Kalahari Plains Camp - June 2017

Jun 12, 2017 Kalahari Plains Camp
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Climate and Landscape
Compared to last year, the month of June was not very cold here at Kalahari Plains; rather we had fairly manageable temperatures that fluctuated from day to day. The mornings and evenings were chilly but it warmed up quickly after sunrise on most days. The lowest temperature we recorded was -5° Celsius on some nights while it went up to 30° C in the afternoons.

At this time of year the groundcover on the open plains is uniformly golden from the dried grasses – magical to see at dawn or dusk. A good number of the acacia tree species are still amazingly green also, as the sun has not been harsh enough to dry them out. Most of the wild melons and cucumbers are still fresh while a few fruits like the balsam pear keep our local herds of herbivores around.

Wildlife
A big herd of springbok spent the whole month on the big pan, being sighted on every morning and evening safari. Gemsbok (oryx) antelope were also fairly abundant, seen grazing on the pans, though in smaller herds; wildebeest were seen too.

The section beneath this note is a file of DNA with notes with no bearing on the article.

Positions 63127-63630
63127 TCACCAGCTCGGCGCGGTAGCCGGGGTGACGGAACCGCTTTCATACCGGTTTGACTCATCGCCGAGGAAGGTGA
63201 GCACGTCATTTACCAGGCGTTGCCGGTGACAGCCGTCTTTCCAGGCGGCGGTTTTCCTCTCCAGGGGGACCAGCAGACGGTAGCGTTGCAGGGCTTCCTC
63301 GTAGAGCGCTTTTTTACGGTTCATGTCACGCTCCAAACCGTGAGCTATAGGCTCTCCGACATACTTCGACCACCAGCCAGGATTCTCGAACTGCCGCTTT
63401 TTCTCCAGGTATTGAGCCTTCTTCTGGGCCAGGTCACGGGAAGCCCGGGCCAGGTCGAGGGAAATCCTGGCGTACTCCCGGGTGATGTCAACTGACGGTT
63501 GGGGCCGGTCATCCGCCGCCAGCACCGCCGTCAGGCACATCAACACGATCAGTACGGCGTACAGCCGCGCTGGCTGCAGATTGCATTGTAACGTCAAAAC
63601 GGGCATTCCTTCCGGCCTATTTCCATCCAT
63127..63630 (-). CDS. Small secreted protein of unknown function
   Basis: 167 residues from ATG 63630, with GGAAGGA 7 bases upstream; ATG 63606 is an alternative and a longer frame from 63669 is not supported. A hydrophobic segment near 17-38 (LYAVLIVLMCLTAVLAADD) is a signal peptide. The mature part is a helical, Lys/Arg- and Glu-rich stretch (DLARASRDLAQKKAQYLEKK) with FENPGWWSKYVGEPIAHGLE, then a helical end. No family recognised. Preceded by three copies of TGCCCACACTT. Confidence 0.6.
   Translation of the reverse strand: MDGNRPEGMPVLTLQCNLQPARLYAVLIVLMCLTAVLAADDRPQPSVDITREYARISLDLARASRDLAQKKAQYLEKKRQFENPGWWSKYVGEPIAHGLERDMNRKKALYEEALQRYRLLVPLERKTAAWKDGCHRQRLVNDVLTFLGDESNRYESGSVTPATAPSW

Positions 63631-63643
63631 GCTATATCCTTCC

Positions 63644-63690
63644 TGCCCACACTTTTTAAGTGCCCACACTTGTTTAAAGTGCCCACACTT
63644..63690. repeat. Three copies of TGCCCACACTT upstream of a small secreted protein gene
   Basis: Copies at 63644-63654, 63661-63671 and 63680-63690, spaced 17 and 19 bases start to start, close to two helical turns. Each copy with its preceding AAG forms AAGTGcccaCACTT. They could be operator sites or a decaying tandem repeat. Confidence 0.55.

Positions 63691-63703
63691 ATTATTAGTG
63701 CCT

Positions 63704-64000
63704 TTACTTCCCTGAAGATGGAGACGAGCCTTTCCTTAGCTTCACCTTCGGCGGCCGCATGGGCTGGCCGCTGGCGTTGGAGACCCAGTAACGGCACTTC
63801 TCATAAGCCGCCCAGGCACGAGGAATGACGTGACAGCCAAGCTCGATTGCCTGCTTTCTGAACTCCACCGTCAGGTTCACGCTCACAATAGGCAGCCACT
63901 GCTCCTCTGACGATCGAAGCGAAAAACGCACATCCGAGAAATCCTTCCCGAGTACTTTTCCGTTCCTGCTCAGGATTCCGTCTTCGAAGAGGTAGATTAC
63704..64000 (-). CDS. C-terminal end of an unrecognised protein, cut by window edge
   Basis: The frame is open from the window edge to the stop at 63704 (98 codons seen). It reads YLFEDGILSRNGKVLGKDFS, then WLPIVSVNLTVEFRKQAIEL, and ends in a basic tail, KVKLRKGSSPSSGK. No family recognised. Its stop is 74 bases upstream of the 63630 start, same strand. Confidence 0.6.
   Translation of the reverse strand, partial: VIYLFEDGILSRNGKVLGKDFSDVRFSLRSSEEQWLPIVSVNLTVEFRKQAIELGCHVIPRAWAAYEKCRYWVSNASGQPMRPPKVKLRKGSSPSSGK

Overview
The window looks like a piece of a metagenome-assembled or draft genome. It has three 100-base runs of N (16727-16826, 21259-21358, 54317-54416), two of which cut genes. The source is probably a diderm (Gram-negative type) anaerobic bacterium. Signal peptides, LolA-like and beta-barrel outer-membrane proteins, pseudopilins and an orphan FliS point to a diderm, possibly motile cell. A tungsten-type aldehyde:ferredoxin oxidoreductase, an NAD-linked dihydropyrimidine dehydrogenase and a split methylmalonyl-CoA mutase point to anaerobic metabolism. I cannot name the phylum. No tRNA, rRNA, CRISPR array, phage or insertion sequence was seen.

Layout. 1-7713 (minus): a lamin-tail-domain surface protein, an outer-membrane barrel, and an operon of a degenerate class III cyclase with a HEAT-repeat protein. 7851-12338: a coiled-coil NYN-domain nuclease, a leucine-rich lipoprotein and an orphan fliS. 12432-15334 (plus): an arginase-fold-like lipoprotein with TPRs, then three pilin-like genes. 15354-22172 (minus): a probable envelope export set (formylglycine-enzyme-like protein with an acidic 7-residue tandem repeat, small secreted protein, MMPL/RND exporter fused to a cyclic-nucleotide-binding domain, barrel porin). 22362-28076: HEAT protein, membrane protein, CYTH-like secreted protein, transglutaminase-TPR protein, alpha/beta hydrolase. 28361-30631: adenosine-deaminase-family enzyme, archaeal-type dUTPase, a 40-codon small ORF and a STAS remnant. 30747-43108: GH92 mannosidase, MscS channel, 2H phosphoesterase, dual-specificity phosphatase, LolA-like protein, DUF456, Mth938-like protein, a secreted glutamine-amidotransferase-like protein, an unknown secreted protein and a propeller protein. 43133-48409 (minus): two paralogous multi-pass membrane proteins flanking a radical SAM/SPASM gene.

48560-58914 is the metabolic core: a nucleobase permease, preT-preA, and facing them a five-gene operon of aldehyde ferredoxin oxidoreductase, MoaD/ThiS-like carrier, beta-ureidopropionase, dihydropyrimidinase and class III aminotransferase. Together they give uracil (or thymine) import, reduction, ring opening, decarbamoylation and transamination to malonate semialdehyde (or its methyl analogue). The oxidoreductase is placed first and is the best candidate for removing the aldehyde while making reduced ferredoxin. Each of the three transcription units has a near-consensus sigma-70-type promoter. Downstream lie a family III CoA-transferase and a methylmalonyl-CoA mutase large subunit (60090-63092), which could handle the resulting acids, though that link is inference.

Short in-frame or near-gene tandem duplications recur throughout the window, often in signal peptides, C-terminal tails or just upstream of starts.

Since mid-June giraffe showed up a couple of times at the camp waterhole and in Deception Valley we saw red hartebeest once in a while. Other resident fellows sighted busily going about their daily activities included bat-eared foxes foraging and digging out insects, with black-backed jackals also keeping up the competition.

To our advantage, the biggest predators in the wild, namely lions, were seen several times. In the mornings the Plains Pride was seen on occasion trying to hunt oryx on the big pan together with their males.

Three adult male cheetahs also made our safaris a success when they bumped into the dominant male lions several times, giving quite the show of teasing these lions with their speed.

We also sighted a male leopard at Deception Valley which seemed to have just eaten a bat-eared fox, as we found only the remains of the head.

Birds and Birding
While awaiting our migratory species, our local species have been doing well – these include kori bustards, goshawks and secretarybirds while some vultures have started incubating their eggs now.

Staff in Camp
Managers: Wax, Dinny, Wame, Langton

Newsletter by guides Andy, Kabo, TK, Niq

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